An old, ugly curio shadow box has mastered a colourful re-imagining. Once an outdated shade of brown with kitschy heart-shaped doors, it was reduced to a simple shadow box reminiscent of old fashioned herb drawers. Colour was added with simple acrylic craft paints and then challenged with sandpaper for some serious distressing. Through the mysterious alchemy of re-imagination, it began to capture some of the magic of ancient herbalists and tug on the power of the elements present in the colours. Now it burns with the fire of a thousand rainbows in a place of honour upon the wall.
Linking up with the Funky Junk Upcycling Party
I have long admired sweater coats by Katwise. Her sweater coat tutorial (available on etsy) has gotten much wear and tear since I bought it over a year ago, but I haven’t yet created a coat with it. So when we were hit with 3 intense blizzards last March, I decided to spend my snowed-in hours doing just that. But that’s the thing with blizzards; you can’t just run to the local thrift shops and stock up on materials. So instead, I busted into my ever-growing stash of denim (thanks to everyone who keep donating their old jeans).
The resulting coats caused many blisters, a few tears, and yes, even a few curse words as the filter on my front-loading washer clogged with tiny bits of blue jeans and flooded the laundry room. It then proceeded to attempt arson from the lint trap in the dryer, but I was on it. In the end, it must be admitted that this particular coat is dangerous. But I absolutely love it.
Sharing with Sew Darn Crafty
Jersey seems to be overlooked in the land of dolls, but it’s very soft and washable and that’s perfect for little ones who love to hug and drag their stuffed friends everywhere with them. When a certain toddler fell in love with Patchy Patch from Toopy and Binoo, a few old t-shirts found their way into the sewing basket and fashioned themselves into her very own Patchy Patch. This guy (?) was fashioned mainly from t-shirts, with a tail made of braided child-safe hemp twine and a bit of yellow sweatshirt for the end. His plaid patches came from an old burp cloth we have grown out of using.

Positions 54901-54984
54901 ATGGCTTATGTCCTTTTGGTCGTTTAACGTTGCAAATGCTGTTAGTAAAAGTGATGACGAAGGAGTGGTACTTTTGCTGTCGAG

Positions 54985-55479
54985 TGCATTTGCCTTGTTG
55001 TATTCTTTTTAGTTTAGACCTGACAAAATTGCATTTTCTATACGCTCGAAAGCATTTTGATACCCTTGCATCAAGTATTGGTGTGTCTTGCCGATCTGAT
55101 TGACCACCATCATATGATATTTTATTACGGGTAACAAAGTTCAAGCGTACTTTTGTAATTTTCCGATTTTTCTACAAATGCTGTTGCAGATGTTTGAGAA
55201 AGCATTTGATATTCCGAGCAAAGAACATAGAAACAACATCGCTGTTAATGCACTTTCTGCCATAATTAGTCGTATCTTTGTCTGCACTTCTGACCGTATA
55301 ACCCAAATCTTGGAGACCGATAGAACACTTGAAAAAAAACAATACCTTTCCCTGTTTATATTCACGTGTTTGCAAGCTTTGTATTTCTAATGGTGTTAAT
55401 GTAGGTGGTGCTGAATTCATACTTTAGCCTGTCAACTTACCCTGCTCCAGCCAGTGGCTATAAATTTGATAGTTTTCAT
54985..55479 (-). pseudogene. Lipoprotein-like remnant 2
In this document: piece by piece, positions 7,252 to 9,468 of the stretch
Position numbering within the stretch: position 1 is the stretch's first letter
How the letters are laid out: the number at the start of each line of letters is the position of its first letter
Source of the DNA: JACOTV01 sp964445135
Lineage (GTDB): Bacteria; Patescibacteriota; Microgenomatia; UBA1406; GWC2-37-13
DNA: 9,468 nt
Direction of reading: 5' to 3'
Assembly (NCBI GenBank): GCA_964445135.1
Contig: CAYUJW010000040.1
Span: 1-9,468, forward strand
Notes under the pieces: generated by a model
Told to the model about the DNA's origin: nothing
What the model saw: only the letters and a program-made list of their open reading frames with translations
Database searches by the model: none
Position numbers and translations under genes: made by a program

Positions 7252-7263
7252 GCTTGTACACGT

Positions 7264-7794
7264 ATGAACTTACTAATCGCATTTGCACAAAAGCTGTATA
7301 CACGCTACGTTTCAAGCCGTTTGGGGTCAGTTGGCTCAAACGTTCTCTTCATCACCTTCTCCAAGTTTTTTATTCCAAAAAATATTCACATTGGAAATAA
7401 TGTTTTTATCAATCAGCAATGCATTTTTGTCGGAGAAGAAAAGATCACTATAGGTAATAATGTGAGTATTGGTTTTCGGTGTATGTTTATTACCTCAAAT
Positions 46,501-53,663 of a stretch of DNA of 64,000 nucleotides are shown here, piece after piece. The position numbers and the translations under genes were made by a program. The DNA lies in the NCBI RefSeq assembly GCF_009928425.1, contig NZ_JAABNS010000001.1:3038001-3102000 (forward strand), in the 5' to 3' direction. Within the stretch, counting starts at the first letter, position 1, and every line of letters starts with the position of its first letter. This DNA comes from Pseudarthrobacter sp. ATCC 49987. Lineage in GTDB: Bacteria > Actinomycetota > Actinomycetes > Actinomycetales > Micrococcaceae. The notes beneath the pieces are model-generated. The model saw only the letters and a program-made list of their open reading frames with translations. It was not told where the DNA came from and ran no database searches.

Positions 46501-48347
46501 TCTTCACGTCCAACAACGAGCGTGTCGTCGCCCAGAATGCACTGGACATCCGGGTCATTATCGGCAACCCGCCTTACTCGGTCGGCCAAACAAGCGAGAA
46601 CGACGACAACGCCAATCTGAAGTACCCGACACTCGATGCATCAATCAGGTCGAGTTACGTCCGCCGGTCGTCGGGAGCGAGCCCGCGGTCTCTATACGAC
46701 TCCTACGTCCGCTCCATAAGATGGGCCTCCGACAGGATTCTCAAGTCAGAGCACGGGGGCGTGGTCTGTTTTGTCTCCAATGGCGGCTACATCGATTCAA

This particular upcycled creation received the honest honour a toddler can bestow ~ she insisted on having it with her to cuddle with when she went to bed.
Patchy Patch is a licensed character, so I can’t share the pattern I made for him, but if you can sew a round head and an oval body with a little bit of creativity you’ll be well on your way.
Linking with the We Made That Wednesday party.
It’s not every day you can honestly say you spent an afternoon making a jet-pack. This is the best kind of jet-pack as well, because it has zero emissions and it runs on imagination so you very rarely have to worry about running out of fuel.
This particular jet-pack was created for a young friend’s birthday present, based on this tutorial I found. The fuel cylinders were made from plastic apple juice containers, painted a steampunk copper. Plastic generally needs to be primed before spray paint will adhere to the surface, so be sure that you have some on hand. The straps were cut out from an old backpack that had a broken zipper and a few holes, and will allow my small pal to adjust his jet-pack so it’s comfortable. The juice containers were fairly sturdy, so I was able to drill a hole into the plastic and screw the straps into place, which should also add to the life of the toy. The flames were cut from felt scraps and both glued and stitched into place (with the help of a craft drill). The back plate is made from two pieces of cardboard with a bit of painter’s tape along the edges.
This post is linking up with the We Made That Linky Party